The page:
Take the 2-minute tour ×
Stack Overflow is a question and answer site for professional and enthusiast programmers. It's 100% free, no registration required.

I'm doing some php/mysql work and started to wonder what would be more efficient and what method would have better data integrity.

I've never used method #2 but i have seen it used in systems like a CMS or eCommerce. I use #1 regularly.

Example: When creating a "task" in my system I need to assign 1 OR multiple users to it.

Method #1 In this method I would have a table which would store both task_id and user_id. I would query this table to get the relationship.

Method #2 In this method I would have a column in the task table "users_assigned" this would store a serialized array which I would unserialize when I needed to. e.g.

$data = array('John', 'Jack', 'Jill');
// after serialization it would look like...
// a:3:{i:0;s:4:"John";i:1;s:4:"Jack";i:2;s:4:"Jill";}

What method is best for storing this type of data in a database?

share|improve this question

2 Answers 2

up vote 1 down vote accepted

If you do not have a strong reason against denormalization (storing the data duplicated in a serialized array, breaking rules of normal forms), I'd stick to separate tables. Fetching is a bit more complicating, needing joins, but you can control relation integrity better in the database (foreign keys), your data is better organized and more clearly defined.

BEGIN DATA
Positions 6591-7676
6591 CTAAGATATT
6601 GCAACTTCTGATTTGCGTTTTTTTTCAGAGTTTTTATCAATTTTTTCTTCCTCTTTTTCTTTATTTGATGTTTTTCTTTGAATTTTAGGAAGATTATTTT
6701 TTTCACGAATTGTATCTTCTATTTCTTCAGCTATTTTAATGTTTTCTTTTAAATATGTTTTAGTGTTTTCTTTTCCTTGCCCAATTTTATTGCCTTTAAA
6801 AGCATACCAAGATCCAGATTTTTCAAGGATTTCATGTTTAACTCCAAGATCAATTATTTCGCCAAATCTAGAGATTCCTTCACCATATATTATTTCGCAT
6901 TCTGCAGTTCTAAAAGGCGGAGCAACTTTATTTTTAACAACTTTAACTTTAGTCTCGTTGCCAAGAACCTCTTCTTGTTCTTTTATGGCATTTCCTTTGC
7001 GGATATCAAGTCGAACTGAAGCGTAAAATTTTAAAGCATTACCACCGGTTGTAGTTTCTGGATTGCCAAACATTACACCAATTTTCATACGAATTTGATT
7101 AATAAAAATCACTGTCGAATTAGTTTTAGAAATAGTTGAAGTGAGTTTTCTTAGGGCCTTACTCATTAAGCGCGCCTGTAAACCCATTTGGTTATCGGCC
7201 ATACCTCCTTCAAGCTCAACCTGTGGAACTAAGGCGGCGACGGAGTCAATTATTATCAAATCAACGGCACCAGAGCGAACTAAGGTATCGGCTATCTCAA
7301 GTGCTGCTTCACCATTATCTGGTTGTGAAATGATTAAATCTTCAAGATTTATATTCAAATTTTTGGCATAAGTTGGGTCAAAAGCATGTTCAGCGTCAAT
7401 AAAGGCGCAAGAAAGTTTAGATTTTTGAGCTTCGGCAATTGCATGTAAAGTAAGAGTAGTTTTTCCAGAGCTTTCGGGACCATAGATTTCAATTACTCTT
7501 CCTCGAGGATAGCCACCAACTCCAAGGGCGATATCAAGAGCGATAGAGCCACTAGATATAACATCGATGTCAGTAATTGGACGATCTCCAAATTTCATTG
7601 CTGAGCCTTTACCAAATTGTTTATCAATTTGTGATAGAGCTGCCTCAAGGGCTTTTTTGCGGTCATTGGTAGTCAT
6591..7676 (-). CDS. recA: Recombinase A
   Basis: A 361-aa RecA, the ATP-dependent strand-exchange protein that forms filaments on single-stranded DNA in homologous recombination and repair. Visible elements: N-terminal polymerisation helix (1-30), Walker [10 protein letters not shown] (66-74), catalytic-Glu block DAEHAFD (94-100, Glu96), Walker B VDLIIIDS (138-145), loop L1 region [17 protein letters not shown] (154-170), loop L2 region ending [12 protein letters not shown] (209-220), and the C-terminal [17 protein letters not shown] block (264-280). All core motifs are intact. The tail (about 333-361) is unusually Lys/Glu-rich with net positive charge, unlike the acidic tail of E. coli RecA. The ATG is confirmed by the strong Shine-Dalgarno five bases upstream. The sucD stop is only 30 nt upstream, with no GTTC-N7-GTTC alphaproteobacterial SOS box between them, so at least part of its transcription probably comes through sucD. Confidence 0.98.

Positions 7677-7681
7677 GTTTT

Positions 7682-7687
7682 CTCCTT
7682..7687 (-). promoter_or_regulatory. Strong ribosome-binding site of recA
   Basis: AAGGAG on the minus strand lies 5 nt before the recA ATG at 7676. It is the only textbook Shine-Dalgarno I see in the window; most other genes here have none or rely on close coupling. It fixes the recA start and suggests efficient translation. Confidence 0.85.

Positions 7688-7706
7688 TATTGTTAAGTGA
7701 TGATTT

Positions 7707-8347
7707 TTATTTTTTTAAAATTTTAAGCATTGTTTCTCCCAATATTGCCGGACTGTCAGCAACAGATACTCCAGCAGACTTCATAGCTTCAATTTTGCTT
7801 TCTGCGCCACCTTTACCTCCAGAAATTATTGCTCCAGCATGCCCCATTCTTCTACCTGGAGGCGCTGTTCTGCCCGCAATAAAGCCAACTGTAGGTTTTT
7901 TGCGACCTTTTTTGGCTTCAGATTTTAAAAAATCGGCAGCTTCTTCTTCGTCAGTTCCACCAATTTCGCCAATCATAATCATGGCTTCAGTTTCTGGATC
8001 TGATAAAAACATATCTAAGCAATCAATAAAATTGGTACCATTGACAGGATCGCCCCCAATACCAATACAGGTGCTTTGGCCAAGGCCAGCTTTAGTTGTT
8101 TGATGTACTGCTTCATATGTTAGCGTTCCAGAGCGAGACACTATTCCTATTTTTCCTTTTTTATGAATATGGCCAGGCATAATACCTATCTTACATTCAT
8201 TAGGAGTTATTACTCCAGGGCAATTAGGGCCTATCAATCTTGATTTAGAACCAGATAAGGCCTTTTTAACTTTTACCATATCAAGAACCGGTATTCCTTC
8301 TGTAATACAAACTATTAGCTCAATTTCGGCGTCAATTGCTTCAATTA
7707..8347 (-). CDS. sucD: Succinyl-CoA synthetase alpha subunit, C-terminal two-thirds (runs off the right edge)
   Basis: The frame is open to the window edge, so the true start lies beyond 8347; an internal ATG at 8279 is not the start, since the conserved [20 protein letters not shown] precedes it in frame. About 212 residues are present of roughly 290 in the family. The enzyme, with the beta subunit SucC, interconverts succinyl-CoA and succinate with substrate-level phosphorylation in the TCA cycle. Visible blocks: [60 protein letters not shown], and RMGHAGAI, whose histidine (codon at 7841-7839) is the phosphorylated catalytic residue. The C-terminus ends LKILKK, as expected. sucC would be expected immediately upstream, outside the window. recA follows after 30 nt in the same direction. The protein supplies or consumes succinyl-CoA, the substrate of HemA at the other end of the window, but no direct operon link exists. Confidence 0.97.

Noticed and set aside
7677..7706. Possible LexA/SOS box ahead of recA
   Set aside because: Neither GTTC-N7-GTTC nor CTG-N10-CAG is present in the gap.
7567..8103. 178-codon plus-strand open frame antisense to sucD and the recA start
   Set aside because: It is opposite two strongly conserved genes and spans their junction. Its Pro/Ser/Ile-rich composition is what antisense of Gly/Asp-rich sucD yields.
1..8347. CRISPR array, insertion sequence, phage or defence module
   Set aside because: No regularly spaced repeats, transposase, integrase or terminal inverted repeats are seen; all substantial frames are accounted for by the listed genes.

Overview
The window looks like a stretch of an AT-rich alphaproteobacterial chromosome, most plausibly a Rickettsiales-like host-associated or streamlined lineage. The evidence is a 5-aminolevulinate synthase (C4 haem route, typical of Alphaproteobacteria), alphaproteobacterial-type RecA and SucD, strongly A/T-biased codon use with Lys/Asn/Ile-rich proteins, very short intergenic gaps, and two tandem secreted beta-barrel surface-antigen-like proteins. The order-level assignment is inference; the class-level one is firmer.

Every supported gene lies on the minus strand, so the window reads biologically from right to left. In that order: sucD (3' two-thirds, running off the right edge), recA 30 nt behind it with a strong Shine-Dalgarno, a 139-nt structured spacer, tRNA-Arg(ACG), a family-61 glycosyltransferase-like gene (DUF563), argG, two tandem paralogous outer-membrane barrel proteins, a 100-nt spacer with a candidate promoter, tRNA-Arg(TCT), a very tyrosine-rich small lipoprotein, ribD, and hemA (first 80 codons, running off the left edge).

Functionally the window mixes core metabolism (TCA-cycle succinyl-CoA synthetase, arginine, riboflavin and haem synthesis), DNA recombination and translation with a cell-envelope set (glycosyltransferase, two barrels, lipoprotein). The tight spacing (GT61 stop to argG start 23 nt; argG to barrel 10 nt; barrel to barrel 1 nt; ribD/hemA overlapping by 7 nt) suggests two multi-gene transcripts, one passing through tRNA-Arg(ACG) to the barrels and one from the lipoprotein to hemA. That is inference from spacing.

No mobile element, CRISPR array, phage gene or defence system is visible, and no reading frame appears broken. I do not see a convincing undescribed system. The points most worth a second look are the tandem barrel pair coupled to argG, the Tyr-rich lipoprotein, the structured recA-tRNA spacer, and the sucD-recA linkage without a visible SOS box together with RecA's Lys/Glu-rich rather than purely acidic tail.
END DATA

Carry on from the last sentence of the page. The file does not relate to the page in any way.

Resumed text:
Take a look at this article http://backchannel.org/blog/friendfeed-schemaless-mysql for an extreme case of denormalization. In their case however, they don't fetch any additional linked data to the rowsets (in your case, you probably want to join more info about the users in the serialized array).

share|improve this answer
Thanks I agree, butI just wanted to see if I was missing anything. I have just always wondered why people use method #2... –  Myles Oct 15 '12 at 21:40
Wish I knew. Someone designed part of a system at work like that, which makes it a nightmare to find data. –  Kickstart Oct 15 '12 at 21:41
@Kickstart I agree, working with such data can be a real pain. Since you can't control data integrity in the database, you must do it in the application. If it's not present there, you're into some trouble. –  vvondra Oct 15 '12 at 21:44
@vvondra - fortunately not an issue for me as there is a "catch all" situation. However it makes it a nightmare to search for matching records. –  Kickstart Oct 15 '12 at 21:50
Thanks for all your comments, just reinfources my decision not to go down this path. –  Myles Oct 15 '12 at 22:05

Method 2 is a bad idea. Pretty much prevents you joining tables (it is possible still, but only with the kind of code you do to prove it can be done rather than to actually use).

share|improve this answer

Your Answer


By posting your answer, you agree to the privacy policy and terms of service.

Not the answer you're looking for? Browse other questions tagged or ask your own question.